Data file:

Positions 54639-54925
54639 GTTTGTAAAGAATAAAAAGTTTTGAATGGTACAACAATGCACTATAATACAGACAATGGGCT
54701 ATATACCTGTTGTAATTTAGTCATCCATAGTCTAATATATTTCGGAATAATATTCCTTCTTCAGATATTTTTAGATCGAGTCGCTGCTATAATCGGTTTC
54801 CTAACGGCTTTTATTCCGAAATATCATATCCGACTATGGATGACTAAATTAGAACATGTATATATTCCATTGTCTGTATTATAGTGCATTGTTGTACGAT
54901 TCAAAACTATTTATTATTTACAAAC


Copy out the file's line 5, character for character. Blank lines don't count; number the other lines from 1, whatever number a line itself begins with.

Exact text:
54901 TCAAAACTATTTATTATTTACAAAC